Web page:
A group of Internet music-subscription services including RealNetworks and Yahoo have failed to agree with songwriters on royalty payments...
A group of Internet music-subscription services including RealNetworks and Yahoo have failed to agree with songwriters on royalty payments for tunes streamed over the Web, leaving the writers unpaid.
Talks on a payment rate broke down Aug. 16, with a service-provider group offering 6.9 percent of total revenue and songwriter groups asking for 14 percent, said a writers’ representative. Six writers’ groups yesterday leveled bad-faith negotiating charges against the providers, whose representative suggests the writers want to provoke congressional action.
The services, which let consumers play songs but not own them, can still operate under a 2001 interim agreement that calls for payment of advance royalties into accounts for writers. A resolution would clear one of many intellectual-property battles spawned by the Web. Until then, writers will go without compensation.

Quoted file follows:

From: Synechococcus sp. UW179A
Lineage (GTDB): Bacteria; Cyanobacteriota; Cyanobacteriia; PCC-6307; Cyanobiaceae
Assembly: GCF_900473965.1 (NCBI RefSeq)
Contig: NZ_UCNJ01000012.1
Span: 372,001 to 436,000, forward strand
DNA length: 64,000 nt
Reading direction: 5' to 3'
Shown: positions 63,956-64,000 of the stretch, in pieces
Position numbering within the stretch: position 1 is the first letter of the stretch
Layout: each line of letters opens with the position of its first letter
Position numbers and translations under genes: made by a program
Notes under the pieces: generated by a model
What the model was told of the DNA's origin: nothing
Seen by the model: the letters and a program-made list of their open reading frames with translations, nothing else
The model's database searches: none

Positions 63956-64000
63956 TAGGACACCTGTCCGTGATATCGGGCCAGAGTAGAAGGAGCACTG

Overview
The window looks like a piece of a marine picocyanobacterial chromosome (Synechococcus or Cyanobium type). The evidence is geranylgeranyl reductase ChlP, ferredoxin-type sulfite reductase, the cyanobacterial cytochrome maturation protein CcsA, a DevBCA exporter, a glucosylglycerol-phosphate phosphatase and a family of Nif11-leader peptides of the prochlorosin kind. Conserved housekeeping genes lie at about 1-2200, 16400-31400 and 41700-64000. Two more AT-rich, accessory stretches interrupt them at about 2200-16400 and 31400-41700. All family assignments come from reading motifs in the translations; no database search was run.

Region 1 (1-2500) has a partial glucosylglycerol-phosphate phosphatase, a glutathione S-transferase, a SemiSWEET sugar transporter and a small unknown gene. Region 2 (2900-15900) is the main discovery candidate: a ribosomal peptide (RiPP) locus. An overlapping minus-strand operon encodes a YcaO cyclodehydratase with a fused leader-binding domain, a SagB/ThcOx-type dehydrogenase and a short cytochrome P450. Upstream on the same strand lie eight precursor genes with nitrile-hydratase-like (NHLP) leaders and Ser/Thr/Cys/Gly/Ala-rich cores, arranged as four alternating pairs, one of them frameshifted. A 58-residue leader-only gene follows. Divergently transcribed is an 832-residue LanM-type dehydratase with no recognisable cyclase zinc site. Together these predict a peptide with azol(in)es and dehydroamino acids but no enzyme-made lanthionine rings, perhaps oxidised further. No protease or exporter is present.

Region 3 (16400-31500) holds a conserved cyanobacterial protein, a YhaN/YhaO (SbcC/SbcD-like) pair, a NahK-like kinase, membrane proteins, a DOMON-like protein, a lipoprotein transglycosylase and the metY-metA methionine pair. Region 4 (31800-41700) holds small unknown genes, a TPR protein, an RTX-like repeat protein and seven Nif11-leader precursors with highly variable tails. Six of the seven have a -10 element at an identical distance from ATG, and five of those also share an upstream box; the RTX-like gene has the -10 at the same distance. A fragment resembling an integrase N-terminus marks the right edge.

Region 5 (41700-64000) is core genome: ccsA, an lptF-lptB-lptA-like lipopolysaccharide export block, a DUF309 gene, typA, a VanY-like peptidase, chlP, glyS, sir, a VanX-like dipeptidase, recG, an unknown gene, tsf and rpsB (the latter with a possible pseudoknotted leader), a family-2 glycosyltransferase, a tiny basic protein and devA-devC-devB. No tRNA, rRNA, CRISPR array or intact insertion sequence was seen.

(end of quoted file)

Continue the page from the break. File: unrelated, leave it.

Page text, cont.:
“We’re not interested in shutting anyone down. We just want a fair price for the songwriter,” said David Israelite, chief executive of the National Music Publishers Association, a Washington, D.C., writers representative.
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Israelite said the music services pay record labels 45 percent to 50 percent of their total revenue for rights to use what the labels publish. The Digital Media Association, which represents the service providers in the talks, says songwriters and composers get 8.5 cents per tune on a typical compact disc.
The provider’s association, also based in Washington, D.C., sees another reason for the breakdown. The writers are trying to get . Congress to settle the issue, said Jonathan Potter, the provider association’s executive director. The writers, he said, are “holding the negotiations hostage” because they want the U.S. Congress to settle it.
“Everyone wants the songwriters to get paid,” Potter said. “We aren’t interested in paying money into a fund that sits and gains interest. But they are trying to exploit their business opportunity to get double and triple the royalties they have historically gotten and we’re not going to go there.”
The songwriter groups are trying to secure far higher payments than writers receive for song play on Internet, satellite radio and CD sales, he said.